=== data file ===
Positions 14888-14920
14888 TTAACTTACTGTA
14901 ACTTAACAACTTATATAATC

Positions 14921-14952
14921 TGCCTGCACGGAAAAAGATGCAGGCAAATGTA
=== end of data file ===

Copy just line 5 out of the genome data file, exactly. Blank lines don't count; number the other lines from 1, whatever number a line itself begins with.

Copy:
14921 TGCCTGCACGGAAAAAGATGCAGGCAAATGTA